Mom and Pop retirement planning over the kitchen table often fails to recognize that inflation compounds and severely restricts spending capability when aged—a time when dental and medical bills grow much larger.”

Read the rest at 8 Tips from an 80 Year Old Who Has More Savings Now than When He First Retired .

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DAYNA WILSON: As a real estate agent I have been working with homebuyers and sellers throughout the East Bay communities of Layfayette, Moraga, Orinda and Walnut Creek since 2009. As a Certified Senior Housing Professional (CSHP) , I have special knowledge about everything from reverse mortgages to the importance of universal design. I can tap into my network and put you in touch with my team of qualified home inspectors, movers, attorneys, CPAs, organizers and other experts. I have all the resources and knowledge to simplify the transaction and eliminate the anxiety of selling your home.

Call me today to talk about your real estate concerns. I’m here to listen: 925.788.6582

Transition Thursday: The Joys of Volunteering With Your Grandchild

Multi-Color Heart Illustration

In the Next Avenue article The Joys of Volunteering With Your Grandchild, author Ellen Ryan writes that helping others together delivers benefits for both generations:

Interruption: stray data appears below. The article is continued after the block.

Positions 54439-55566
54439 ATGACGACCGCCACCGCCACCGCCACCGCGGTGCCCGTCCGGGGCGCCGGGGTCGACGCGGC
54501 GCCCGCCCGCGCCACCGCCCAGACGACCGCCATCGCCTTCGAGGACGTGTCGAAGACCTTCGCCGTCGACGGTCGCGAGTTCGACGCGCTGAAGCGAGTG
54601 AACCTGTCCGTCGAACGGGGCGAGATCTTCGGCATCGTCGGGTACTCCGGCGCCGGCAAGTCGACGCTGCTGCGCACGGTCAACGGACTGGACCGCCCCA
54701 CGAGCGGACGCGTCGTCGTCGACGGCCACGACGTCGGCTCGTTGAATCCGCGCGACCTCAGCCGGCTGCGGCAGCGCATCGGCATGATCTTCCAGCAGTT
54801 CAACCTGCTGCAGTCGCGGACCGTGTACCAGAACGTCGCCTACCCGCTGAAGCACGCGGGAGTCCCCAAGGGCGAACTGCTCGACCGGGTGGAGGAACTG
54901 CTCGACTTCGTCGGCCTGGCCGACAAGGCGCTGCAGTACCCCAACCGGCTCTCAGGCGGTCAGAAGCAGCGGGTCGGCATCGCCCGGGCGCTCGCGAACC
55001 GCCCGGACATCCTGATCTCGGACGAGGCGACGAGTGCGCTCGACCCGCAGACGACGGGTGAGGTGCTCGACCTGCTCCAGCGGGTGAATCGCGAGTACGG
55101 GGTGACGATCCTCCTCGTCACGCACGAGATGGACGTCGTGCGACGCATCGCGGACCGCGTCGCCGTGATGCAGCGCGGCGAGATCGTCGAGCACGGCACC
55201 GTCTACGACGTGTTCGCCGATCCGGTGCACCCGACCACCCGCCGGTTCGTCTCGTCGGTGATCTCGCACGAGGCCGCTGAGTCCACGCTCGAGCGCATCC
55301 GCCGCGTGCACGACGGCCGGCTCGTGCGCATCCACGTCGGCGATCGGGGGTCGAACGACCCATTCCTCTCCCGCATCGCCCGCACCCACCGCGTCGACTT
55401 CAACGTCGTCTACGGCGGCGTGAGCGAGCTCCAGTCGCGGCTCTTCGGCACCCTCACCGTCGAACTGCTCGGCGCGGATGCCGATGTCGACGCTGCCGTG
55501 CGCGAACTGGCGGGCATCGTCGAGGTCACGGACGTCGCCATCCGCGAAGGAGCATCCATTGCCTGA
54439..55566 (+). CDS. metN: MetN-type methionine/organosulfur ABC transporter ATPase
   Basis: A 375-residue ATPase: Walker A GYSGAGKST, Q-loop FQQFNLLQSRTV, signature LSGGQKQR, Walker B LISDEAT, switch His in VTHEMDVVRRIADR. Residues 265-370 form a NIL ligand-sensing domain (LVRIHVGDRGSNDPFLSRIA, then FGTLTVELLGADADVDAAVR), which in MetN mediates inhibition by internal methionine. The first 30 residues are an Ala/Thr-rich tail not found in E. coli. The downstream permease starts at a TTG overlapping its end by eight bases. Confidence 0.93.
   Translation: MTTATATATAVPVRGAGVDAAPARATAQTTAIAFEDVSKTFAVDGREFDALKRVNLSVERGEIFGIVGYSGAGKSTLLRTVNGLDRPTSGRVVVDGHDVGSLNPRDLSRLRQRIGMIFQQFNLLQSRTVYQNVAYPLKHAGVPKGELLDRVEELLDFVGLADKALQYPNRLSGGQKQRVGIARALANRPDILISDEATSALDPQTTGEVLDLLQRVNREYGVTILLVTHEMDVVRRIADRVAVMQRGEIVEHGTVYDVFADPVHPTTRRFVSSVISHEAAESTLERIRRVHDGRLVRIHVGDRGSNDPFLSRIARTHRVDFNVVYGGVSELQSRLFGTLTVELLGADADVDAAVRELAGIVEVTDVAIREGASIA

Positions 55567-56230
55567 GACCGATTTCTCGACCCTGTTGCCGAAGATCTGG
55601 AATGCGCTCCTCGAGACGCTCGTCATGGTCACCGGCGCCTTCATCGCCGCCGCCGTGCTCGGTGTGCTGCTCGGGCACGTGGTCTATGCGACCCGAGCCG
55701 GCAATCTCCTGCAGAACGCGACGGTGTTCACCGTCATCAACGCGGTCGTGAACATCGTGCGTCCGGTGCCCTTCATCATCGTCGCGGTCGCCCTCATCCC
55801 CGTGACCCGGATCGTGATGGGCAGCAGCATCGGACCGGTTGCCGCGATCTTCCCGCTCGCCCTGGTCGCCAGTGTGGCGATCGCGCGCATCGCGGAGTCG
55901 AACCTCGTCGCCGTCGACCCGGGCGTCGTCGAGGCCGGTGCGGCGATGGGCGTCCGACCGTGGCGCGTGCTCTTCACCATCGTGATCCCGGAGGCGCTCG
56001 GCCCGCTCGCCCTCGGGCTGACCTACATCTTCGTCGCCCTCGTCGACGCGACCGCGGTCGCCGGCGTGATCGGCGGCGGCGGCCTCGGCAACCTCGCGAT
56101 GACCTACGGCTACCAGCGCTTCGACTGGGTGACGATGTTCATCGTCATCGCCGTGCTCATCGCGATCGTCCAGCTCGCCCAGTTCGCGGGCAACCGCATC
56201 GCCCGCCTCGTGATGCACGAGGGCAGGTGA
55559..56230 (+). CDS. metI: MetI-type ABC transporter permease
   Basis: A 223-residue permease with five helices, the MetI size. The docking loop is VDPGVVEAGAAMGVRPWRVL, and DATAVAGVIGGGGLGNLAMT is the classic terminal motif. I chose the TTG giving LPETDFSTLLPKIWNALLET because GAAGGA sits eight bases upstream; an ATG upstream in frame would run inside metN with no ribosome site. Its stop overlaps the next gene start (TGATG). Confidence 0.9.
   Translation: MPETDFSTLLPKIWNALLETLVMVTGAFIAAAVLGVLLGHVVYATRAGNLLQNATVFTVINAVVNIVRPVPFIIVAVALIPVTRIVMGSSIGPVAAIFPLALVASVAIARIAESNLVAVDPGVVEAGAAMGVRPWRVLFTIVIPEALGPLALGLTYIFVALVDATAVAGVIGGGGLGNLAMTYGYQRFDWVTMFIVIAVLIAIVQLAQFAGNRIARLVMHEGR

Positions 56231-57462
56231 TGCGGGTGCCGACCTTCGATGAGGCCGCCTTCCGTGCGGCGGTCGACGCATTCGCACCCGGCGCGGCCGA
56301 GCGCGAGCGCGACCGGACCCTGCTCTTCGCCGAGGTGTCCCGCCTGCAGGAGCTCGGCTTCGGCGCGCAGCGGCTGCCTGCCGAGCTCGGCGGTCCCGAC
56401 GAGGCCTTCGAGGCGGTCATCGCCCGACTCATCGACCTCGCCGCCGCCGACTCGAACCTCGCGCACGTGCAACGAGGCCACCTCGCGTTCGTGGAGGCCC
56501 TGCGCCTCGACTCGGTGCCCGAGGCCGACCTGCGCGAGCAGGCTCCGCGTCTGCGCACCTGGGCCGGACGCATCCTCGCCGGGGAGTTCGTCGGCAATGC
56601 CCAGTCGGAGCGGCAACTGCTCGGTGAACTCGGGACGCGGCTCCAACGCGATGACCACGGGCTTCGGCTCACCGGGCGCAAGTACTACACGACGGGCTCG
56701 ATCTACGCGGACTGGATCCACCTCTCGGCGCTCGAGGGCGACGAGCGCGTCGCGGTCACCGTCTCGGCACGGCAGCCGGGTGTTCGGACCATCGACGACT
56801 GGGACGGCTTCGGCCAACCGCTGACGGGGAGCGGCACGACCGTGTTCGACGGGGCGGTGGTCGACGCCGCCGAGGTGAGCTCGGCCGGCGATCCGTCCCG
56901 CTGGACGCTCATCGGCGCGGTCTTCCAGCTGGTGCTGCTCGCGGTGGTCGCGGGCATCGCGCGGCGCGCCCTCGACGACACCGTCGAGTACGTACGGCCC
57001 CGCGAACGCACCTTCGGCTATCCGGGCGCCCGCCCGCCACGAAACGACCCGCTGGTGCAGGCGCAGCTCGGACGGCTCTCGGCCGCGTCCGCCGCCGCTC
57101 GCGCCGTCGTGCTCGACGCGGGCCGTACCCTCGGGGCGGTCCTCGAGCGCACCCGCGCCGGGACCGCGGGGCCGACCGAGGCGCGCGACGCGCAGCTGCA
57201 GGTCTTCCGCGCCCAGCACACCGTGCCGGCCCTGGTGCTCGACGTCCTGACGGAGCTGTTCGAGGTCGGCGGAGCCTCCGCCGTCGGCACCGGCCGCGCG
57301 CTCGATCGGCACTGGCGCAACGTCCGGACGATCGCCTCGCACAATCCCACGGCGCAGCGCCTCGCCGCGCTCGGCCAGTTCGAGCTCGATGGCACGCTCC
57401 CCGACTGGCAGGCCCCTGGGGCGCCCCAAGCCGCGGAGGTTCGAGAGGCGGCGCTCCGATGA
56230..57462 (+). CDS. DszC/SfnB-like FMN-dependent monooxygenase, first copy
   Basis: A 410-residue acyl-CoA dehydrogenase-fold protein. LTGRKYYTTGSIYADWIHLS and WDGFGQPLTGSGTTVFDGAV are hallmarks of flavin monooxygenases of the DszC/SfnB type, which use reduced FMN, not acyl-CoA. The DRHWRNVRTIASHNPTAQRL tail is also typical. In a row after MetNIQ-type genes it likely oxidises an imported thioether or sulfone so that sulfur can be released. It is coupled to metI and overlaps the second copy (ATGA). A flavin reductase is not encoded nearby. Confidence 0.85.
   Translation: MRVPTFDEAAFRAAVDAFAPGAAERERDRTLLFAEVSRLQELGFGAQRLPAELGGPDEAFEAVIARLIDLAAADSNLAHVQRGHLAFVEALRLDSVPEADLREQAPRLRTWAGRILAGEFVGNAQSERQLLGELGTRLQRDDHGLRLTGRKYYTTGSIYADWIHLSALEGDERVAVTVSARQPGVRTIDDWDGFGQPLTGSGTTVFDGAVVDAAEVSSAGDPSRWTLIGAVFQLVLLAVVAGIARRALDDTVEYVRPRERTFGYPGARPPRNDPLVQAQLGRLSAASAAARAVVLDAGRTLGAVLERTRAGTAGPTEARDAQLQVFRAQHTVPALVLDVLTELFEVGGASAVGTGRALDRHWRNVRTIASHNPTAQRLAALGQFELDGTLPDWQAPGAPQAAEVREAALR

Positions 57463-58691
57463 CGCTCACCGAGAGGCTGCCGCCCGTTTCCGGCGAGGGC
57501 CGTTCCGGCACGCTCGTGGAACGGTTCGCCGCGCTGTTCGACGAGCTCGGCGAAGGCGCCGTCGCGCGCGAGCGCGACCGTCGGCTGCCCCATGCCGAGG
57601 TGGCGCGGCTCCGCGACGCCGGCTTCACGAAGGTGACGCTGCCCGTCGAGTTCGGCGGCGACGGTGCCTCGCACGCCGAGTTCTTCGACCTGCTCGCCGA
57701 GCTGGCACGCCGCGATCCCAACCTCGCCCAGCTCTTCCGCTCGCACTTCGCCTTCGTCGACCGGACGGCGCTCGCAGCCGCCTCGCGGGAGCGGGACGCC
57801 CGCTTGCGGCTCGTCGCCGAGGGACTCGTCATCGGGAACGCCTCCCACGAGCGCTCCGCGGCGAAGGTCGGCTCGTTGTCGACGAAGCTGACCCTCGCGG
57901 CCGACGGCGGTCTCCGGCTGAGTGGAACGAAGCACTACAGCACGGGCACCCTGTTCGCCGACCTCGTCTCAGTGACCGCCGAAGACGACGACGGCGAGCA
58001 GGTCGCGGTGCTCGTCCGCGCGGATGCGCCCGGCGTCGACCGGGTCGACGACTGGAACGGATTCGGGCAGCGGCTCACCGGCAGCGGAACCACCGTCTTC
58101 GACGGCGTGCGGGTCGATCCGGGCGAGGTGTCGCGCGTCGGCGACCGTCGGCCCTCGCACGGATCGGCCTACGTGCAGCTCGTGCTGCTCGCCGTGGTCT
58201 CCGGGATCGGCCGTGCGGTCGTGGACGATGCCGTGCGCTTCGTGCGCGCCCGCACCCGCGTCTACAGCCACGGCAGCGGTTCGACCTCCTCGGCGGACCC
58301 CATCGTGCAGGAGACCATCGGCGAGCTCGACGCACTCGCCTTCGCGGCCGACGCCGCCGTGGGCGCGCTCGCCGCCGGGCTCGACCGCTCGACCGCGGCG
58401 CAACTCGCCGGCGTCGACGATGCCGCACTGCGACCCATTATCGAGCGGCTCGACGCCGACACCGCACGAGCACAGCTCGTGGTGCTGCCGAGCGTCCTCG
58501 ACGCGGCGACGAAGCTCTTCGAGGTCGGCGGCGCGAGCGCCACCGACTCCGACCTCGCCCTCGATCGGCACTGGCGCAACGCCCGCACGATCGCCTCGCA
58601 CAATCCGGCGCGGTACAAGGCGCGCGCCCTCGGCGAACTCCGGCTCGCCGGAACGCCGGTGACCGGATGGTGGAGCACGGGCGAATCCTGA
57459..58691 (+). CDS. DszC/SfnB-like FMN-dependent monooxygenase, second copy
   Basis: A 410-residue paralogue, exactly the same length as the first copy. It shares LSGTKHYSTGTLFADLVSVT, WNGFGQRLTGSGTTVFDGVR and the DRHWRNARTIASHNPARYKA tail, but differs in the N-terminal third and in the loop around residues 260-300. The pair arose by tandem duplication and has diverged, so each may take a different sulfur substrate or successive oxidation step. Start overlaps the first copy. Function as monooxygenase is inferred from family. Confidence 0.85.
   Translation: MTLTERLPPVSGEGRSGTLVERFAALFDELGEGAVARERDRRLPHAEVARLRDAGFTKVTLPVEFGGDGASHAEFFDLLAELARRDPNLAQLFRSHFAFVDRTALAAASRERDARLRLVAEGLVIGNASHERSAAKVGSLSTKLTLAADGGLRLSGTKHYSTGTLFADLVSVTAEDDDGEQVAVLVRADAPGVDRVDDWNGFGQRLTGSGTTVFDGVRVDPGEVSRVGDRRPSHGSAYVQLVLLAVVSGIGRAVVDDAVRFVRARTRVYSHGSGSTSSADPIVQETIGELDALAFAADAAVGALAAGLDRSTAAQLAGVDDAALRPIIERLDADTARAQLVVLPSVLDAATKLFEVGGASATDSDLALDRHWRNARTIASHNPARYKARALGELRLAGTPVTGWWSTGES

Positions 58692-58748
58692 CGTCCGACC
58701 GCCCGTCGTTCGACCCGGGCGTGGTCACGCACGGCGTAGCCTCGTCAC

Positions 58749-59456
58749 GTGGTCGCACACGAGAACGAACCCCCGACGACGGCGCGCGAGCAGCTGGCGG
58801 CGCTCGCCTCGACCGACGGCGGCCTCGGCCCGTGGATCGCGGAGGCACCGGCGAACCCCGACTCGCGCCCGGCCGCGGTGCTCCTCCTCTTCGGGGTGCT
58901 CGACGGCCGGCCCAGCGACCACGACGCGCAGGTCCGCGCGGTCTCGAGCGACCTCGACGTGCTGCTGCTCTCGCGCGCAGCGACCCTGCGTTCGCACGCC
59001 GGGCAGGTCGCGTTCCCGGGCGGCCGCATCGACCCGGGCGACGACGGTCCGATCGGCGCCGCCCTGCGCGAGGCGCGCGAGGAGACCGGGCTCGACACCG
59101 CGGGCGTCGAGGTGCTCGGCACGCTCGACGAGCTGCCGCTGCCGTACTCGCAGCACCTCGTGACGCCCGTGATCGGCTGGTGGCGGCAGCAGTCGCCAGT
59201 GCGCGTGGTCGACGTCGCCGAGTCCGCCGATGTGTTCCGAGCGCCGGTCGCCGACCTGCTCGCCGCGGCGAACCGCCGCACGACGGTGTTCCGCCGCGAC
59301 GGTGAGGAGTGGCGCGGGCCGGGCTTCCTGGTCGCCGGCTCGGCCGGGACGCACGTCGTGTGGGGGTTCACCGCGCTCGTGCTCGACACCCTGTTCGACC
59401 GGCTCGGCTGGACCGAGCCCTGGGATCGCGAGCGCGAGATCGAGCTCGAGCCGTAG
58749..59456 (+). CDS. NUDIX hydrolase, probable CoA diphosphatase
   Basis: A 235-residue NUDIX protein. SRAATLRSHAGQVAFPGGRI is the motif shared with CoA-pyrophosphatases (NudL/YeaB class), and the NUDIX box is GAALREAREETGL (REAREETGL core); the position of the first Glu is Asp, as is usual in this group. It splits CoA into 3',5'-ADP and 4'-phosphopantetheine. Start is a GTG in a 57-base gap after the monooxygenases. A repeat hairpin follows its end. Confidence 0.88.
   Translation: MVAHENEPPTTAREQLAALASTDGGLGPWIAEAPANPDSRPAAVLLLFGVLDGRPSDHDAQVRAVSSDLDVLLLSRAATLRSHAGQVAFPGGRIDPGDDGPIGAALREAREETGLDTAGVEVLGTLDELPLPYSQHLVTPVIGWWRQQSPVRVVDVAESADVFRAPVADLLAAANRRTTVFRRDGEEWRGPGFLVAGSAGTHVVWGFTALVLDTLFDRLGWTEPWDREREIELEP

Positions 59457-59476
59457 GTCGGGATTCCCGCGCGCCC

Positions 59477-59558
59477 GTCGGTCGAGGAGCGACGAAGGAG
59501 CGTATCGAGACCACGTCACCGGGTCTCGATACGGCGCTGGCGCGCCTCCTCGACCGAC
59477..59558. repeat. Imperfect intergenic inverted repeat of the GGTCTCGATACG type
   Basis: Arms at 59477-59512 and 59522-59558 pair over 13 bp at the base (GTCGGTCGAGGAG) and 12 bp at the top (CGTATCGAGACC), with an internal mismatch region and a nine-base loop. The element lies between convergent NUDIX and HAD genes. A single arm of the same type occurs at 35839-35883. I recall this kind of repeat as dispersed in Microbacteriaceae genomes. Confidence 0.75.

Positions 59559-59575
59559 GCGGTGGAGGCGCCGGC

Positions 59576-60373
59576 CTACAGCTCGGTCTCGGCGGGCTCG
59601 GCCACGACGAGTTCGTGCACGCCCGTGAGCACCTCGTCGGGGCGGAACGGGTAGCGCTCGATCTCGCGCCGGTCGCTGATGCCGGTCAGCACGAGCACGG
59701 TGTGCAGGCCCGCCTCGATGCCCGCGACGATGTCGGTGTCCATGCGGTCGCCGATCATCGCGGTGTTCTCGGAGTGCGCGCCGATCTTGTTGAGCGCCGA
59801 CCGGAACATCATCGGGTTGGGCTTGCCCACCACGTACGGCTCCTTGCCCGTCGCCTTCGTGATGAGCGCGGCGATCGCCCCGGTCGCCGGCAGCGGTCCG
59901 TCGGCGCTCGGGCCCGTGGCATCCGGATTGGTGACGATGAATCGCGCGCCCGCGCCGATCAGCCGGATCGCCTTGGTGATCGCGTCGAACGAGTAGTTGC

“Want to build character and avoid entitlement in a grandchild? Studies suggest volunteering together. Nudging a child positively can be just the beginning for both of you.”

How Grandparents and Grandchildren Benefit

“Just ask Cheryl Falcone. She get lots of one-on-one time with her grandchildren when they bag groceries for needy families at the Arlington Food Assistance Center (AFAC) in Arlington, Va. They typically catch up first over dinner out, then talk about the evening’s work on the way home to Fort Washington, Md.

Granddaughter TimMyiah, 10, has developed an urge to help others as a result of the bagging assistance. ‘She knows when we’re volunteering with AFAC that it’s going to somebody who needs it,’ said Falcone, who volunteers there through a church group.

Falcone’s grandson Daymon, 15, looks forward to food-bagging night, too. There’s good conversation, the adults treat him like a grownup, ‘and he gets to be the muscle. I think he likes that,’ said Falcone.